This case highlights the importance of recognizing opportunities and seizing them in areas that may not be one's expertise. This case has a difficulty level of three and up, appropriate for junior level and beyond. The case is designed to be taught in two to three class hours in a management or an entrepreneurship course, and is expected to require about three hours of outside preparation for students, consisting mainly of reading the case and familiarizing themselves with the business environments on the U.S. territory of Guam in the Western Pacific region.
The entrepreneur in this case is a Korean national who moved to Guam in the 1970's with a degree in English. Issues examined include recognizing opportunities and challenges and opportunities for growth in various market segments. The entrepreneur in this case study used diversification from the private sector into the military and federal projects sector as a strategy for growth in a confined island market. Implications of diversifying into this market are identified and discussed, along with other growth and confined market challenges.
In 1977, Reliable Builders, Inc. (RBI) began its operation in construction when Guam was greatly devastated by Super Typhoon Pamela in the previous year. Buildings were ruined, houses were destroyed, electric posts were uprooted, and cables were cut. Debris and ruins were everywhere. This created an opportunity for RBI to actively engage in the construction business by accommodating the high demands for building and repairs of residential houses. Approximately 120 houses were built for programs funded and financed by the Farmers Home Administration (FHA). FHA is an agency under the Department of Agriculture that facilitates loans for low-income, rural areas in the U.S. for farms, homes and community facilities and the Small Business Association (SBA) up to 1984.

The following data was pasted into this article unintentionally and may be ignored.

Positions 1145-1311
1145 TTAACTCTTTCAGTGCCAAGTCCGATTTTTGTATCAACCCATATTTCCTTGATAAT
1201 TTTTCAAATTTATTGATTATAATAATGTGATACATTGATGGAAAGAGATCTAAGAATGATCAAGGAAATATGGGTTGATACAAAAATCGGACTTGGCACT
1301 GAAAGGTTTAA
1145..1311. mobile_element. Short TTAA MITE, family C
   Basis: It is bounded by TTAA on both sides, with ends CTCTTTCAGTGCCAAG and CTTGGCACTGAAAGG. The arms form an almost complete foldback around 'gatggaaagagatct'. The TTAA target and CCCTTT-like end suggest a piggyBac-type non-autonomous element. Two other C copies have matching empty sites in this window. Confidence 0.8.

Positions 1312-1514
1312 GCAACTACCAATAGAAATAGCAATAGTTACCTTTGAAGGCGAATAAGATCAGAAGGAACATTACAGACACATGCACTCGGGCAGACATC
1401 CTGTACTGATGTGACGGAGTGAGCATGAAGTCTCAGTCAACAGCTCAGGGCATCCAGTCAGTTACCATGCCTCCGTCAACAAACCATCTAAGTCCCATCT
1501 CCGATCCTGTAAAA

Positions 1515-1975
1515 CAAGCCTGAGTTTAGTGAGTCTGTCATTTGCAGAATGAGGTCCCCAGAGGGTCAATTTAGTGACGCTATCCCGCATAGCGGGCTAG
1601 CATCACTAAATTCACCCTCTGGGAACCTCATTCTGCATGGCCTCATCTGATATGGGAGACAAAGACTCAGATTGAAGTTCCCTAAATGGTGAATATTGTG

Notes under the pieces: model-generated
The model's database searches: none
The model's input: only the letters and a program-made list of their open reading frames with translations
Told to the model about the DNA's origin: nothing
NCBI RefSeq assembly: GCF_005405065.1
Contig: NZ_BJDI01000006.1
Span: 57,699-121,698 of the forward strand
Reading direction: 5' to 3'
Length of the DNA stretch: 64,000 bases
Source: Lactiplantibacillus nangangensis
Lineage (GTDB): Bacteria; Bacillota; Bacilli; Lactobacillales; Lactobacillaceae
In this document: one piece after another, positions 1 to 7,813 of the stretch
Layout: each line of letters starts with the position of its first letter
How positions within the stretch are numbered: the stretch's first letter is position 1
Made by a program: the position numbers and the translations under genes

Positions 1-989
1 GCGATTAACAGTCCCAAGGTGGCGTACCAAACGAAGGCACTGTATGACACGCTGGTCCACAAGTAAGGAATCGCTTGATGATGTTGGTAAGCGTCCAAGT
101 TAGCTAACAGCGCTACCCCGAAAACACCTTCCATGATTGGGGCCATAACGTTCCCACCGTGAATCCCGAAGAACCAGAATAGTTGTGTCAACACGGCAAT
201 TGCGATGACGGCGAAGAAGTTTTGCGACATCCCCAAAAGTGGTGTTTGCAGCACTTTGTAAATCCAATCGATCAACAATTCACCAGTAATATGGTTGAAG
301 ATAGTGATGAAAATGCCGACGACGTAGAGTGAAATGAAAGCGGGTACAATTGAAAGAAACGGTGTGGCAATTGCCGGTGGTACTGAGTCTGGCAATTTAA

In 1985 to 1990, there was an influx of investors from Asian countries that triggered the booming of the construction industry. Hotels, business establishments and residential homes were constructed thus creating the need to expand the construction company pool.
RBI performed several government projects as a Prime Contractor and joined in the development of condominiums and hotels under the labor subcontract with Sumitomo construction Company from Japan. This expanded the coverage of work that RBI could perform.
During the 1990's, the construction industry on Guam plunged due to various environmental factors including the Korean Airlines (KAL) 801 crash in August 1997, Typhoon Paka in December 1997 and the Asian IMF currency crisis in 1998 (Guam Economic Development Authority-Invest Guam). On an island which relies heavily on tourism, the unemployment rate in 1999 was 15.2% (Guam Department of Labor, n.d.). Investors pulled back funding and crippled the local construction industry.
Unable to bid for projects in the private commercial sector, RBI realized that the company had to diversify. In 1991, RBI began venturing into small sized military projects both for the Navy and Air Force on Guam along with the local private sector. RBI decided to shift its strategy to focus solely on government contracts.
Though the company was successful in acquiring various projects through competitive bidding from the U.S. Navy and Air Force in the 1990's, the U.S. Federal government replaced the competitive bids method to the Request for Proposal (RFP) method, by which meant that the government would not automatically award the project to the lowest bidder, but also considered a company's technical qualifications. Though the company's prices were often lower than its competition, RBI could not compete with the larger contractors' technical qualifications. The larger contractors also had a higher bonding capacity, which allowed competitors to bid for jobs that RBI could not bid for. …